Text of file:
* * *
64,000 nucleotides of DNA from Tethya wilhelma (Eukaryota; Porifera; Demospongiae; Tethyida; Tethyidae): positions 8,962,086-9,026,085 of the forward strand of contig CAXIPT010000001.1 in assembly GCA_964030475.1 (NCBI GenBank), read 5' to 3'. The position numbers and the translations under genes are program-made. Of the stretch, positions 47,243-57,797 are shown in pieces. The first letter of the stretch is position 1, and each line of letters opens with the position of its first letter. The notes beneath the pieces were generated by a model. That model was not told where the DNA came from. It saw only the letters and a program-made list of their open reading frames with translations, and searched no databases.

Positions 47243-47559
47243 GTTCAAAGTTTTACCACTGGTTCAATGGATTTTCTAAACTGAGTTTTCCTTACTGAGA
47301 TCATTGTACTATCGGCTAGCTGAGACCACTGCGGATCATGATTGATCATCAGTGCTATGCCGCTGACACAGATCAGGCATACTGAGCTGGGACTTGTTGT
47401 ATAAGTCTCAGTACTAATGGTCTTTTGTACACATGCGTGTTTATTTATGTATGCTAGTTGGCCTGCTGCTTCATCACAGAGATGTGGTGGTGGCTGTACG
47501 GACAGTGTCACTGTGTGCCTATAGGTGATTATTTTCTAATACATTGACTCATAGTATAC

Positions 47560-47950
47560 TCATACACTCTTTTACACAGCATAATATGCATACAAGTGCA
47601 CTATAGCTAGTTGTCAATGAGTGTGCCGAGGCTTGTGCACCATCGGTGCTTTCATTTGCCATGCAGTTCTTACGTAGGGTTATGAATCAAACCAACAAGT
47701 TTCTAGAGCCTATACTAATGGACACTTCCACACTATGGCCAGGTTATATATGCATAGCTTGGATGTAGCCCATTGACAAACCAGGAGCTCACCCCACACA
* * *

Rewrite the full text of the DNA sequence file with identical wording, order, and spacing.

64,000 nucleotides of DNA from Tethya wilhelma (Eukaryota; Porifera; Demospongiae; Tethyida; Tethyidae): positions 8,962,086-9,026,085 of the forward strand of contig CAXIPT010000001.1 in assembly GCA_964030475.1 (NCBI GenBank), read 5' to 3'. The position numbers and the translations under genes are program-made. Of the stretch, positions 47,243-57,797 are shown in pieces. The first letter of the stretch is position 1, and each line of letters opens with the position of its first letter. The notes beneath the pieces were generated by a model. That model was not told where the DNA came from. It saw only the letters and a program-made list of their open reading frames with translations, and searched no databases.

Positions 47243-47559
47243 GTTCAAAGTTTTACCACTGGTTCAATGGATTTTCTAAACTGAGTTTTCCTTACTGAGA
47301 TCATTGTACTATCGGCTAGCTGAGACCACTGCGGATCATGATTGATCATCAGTGCTATGCCGCTGACACAGATCAGGCATACTGAGCTGGGACTTGTTGT
47401 ATAAGTCTCAGTACTAATGGTCTTTTGTACACATGCGTGTTTATTTATGTATGCTAGTTGGCCTGCTGCTTCATCACAGAGATGTGGTGGTGGCTGTACG
47501 GACAGTGTCACTGTGTGCCTATAGGTGATTATTTTCTAATACATTGACTCATAGTATAC

Positions 47560-47950
47560 TCATACACTCTTTTACACAGCATAATATGCATACAAGTGCA
47601 CTATAGCTAGTTGTCAATGAGTGTGCCGAGGCTTGTGCACCATCGGTGCTTTCATTTGCCATGCAGTTCTTACGTAGGGTTATGAATCAAACCAACAAGT
47701 TTCTAGAGCCTATACTAATGGACACTTCCACACTATGGCCAGGTTATATATGCATAGCTTGGATGTAGCCCATTGACAAACCAGGAGCTCACCCCACACA